The Greens’ candidate for Eden-Monaro: ‘We need to think in terms of decades, not election cycles’

READY FOR THE CAMPAIGN: Patrick McGinlay is The Greens' candidate for Eden-Monaro.
READY FOR THE CAMPAIGN: Patrick McGinlay is The Greens' candidate for Eden-Monaro.

A passion for politics began decades ago as a result of one of the most contentious moments from Australia’s recent history.

“It started as an 18-year-old at university without paying uni fees, without having a HECS debt thanks to Gough Whitlam,” Patrick McGinlay said.

“I was gobsmacked at the news the Governor-General [John Kerr] could fire the Prime Minister of our country.”

That moment kick-started a life-long interest in politics.

Three years ago, Mr McGinlay joined The Greens and is now running as the party’s candidate for the Eden-Monaro at the next federal election.

Born in Scotland, near Glasgow, he came to Australia in 1965 when he was nine years old. As he is a dual citizen, he has taken steps to ensure he is not caught up in the citizenship scandal that consumed federal politics last year.

“I’m doing all I reasonably can to revoke my UK citizenship, which apparently follows every British-born person wherever they go,” he said.

“My application is with the British Home Office to revoke my citizenship.”

Another issue faced by Mr McGinlay in the event he becomes the Member for Eden-Monaro is being a councillor on Eurobodalla Shire Council.

“I don’t have to renounce [my councillor role], but I don’t know if I’d have enough time to do both jobs so would probably resign in that situation,” he said.

“With a bit of luck it wouldn’t trigger a by-election, as it would only be 15 months to go before the next election.”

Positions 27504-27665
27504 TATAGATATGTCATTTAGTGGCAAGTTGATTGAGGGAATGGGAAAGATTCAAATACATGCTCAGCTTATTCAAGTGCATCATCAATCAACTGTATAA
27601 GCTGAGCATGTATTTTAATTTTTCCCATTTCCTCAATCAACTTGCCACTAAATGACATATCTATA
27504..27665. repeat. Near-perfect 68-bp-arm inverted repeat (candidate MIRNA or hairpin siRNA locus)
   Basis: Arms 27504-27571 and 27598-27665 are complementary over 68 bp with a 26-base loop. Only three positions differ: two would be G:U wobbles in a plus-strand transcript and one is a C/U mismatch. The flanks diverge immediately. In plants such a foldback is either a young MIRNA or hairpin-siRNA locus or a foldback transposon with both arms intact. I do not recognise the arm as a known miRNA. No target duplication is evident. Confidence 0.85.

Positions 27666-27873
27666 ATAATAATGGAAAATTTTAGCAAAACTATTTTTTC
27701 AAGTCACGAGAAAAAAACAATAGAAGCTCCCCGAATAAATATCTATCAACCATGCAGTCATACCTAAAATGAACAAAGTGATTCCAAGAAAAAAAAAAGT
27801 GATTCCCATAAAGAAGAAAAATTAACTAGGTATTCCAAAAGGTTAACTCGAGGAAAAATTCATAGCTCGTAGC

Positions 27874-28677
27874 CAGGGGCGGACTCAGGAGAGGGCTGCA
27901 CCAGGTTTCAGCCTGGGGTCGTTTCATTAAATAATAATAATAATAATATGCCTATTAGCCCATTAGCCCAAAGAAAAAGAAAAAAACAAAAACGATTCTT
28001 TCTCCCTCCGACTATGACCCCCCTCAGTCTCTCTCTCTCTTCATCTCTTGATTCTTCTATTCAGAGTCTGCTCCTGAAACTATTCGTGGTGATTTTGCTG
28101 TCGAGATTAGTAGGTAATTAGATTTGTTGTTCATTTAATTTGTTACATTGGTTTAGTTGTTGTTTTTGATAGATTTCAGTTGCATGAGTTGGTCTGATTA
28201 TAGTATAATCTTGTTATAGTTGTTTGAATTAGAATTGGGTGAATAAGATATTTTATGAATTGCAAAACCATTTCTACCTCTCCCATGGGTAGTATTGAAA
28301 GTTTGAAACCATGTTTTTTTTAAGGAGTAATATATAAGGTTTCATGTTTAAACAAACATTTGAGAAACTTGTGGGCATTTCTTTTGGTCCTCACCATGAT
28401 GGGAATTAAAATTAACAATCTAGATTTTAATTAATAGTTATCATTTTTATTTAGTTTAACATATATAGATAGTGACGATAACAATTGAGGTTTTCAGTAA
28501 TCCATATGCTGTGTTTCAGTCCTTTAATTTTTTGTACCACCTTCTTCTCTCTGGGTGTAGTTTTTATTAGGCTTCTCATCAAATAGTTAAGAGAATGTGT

While he said it would be a struggle to win the seat in the House of Representatives, that would most likely leave two alternatives: a Labor or Coalition candidate in the position.

“Neither of those parties seem to be able to make strong policy decisions particularly in relation to climate change, preservation of the environment, protecting the future of education and health of young people, and giving a true vision of where they see this country in 10, 20 or 30 years time,” he said.

Patrick McGinlay stands in front of Najanuga.

Patrick McGinlay stands in front of Najanuga.

“The Greens are actually looking at policies to be implemented for the benefit of Australians in the future.

“We need to start thinking in terms of decades into the future, not in terms of election cycles.”

Mr McGinlay said running in the election was “not about running for the power, not about running for the prestige”, but about growing the Greens vote to influence policy decisions in the future.

He said it was important for the public to realise voting Green was not throwing a vote away, due to preferential voting.

“If people vote one for The Greens in the House of Representatives then vote before the line number two for their next preferred party, then if the Greens are eliminated early in the count their vote will go to number two,” he said.

While there has been a reported rise in the extreme right attempting to influence politics, such as the recent case where the NSW Nationals banned 22 people for life after an investigation into alleged links to neo-Nazi and fascist groups, Mr McGinlay said there was still a place for The Greens in Australian politics and called the views of the alt-right “backwards”.

“These groups operate on fear and divisiveness rather than trying to bring society together,” he said.

“The Greens are about the opposite of what they represent and need to maintain their strong stance of opposition to the extreme right.”